Imagine this scenario: A dual-nationality police officer lives with his wife and children in one country, while his parents live in another. He’s honest, loyal, and passionate about his job. One morning, the officer receives a call from someone in the country where his parents live,threatening to hurt them unless he hands over sensitive information relating to the police force. Facing this ethical dilemma, the officer is stuck. He’s a dual citizen, loyal to thecountry in which he serves, but his only chance to save his parents is to comply with the illegal request.

Every case like this of an employee leaking security-sensitive information is unique, yet each poses a threat to the safety and prosperity of a country. To reduce or even eliminate these leaks, it’s important to understand what drives an employee to carry out such an act in the first place. The reasons why employees leak information are as varied as the information being leaked – financial difficulties, lack of loyalty, employer abuse, or blackmail by an external source.

OLooking on the bright side, organizations can implement processes to detect potential threats during the early stages of recruitment, for example, via security screening. However, behavioural testing is required to detect most signs that someone may be prone to leaking sensitive data. An organisation may choose to use an assessment tool that identifies behavioural risks, loyalty and reliability. While this kind of process is vital to prevent data breaches, regularly following up on employees is even more crucial.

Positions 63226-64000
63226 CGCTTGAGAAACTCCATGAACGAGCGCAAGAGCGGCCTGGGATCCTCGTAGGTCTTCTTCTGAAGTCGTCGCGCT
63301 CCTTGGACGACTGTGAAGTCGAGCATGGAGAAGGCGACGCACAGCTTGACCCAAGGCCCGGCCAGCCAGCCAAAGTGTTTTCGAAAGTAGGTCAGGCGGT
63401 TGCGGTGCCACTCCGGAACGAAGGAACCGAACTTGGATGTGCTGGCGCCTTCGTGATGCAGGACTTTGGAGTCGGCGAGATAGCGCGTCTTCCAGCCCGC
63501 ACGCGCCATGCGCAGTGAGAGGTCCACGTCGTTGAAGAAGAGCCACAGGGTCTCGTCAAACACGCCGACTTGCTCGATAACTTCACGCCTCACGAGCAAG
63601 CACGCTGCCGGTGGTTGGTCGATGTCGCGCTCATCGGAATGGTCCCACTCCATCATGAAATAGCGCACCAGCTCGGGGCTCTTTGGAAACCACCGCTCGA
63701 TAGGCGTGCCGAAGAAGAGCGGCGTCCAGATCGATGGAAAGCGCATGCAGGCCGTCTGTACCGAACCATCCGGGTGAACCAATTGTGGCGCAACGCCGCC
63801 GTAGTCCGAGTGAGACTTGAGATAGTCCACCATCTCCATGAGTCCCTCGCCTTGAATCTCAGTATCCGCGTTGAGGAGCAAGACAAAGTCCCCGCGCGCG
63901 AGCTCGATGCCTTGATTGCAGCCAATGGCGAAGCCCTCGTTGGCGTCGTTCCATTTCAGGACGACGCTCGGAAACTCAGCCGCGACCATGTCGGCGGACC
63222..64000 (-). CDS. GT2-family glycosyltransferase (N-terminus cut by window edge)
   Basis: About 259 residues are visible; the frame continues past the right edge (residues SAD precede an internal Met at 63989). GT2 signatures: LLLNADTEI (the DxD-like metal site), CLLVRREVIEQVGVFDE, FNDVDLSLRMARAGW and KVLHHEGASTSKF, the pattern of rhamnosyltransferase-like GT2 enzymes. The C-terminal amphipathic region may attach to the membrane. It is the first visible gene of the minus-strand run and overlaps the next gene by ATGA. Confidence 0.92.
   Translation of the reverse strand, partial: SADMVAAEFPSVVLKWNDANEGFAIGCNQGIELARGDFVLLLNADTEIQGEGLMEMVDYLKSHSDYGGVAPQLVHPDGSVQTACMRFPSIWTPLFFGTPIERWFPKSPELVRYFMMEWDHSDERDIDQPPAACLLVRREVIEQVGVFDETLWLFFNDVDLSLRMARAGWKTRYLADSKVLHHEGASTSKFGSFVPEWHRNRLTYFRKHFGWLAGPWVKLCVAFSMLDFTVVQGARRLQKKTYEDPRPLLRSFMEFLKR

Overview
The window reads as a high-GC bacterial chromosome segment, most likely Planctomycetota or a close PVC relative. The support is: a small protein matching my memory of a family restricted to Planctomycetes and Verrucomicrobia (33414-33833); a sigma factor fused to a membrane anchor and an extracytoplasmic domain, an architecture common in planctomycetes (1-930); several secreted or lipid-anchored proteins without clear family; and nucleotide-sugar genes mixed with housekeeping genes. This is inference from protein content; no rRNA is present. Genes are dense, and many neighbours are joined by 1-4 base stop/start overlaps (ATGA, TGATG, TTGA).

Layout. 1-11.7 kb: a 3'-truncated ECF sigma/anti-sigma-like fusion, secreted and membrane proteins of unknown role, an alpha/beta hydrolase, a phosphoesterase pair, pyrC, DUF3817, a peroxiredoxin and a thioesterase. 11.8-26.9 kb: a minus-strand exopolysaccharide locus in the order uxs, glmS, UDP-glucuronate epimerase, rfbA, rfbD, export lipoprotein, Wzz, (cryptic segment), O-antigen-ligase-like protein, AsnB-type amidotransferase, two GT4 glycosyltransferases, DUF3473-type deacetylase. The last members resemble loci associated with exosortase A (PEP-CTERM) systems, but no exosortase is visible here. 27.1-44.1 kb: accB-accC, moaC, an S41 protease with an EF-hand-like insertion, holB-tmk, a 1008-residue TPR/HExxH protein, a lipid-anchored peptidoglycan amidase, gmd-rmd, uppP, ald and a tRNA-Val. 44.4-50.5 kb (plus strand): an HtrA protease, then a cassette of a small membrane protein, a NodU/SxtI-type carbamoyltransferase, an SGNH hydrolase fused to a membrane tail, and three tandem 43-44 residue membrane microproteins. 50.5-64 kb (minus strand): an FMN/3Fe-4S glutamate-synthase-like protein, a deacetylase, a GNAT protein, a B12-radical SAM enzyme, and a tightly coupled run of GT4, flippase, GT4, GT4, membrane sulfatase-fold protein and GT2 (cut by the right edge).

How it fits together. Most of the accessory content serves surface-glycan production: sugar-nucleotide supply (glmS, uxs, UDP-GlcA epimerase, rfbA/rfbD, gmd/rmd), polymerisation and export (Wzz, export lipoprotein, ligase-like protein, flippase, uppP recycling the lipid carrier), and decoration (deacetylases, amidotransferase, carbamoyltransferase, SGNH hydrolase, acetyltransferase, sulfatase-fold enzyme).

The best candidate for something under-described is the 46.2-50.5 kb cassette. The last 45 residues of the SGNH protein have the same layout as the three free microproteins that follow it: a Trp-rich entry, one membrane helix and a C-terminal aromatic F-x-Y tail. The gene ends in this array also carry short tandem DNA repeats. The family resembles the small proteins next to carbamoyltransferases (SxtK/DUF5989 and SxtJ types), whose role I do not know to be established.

Most news stories about data breaches are sensational ones about terrorists leaking information or white-hat hackers exploited by foreign governments. Reality paints a different picture. According to IBM, 60% of attacks on organizations are internal, and 40% of these are intentional.

The Swedish government are taking steps to prevent such breaches, and they have good cause. In 2017, they announced that contractors in some Eastern European countries, including Romania and Czechia, may have acquired access to Swedish driving-licence records and military information. The Swedish transport agency collaborated with IBM and found the incident was caused by an internal breach atIBM. Regardless of whether the breach was malicious or accidental, it shows the potential severity of an insider data breach.

Due to these kinds of threats to Sweden’s safety, the government is cracking down. They are directing their attention towards the human side of cybersecurity, exemplified by the head of police security’s call for stricter document regulations during security tests. Their main aim is to restrict access to critical information on a need-to-know basis. Going back to our example at the start of the article, employees with dual nationality are of especial concern due to the risk of criminals in the other country using the employee to obtain sensitive information. In light of this threat, the Swedish government is taking the right approach to controlling information leakage.

Paying attention to the human side of cybersecurity is critical not only for the safety of an organization but for an entire nation. Only by tightening processes and checks can the increased prosperity and safety of a nation be assured.

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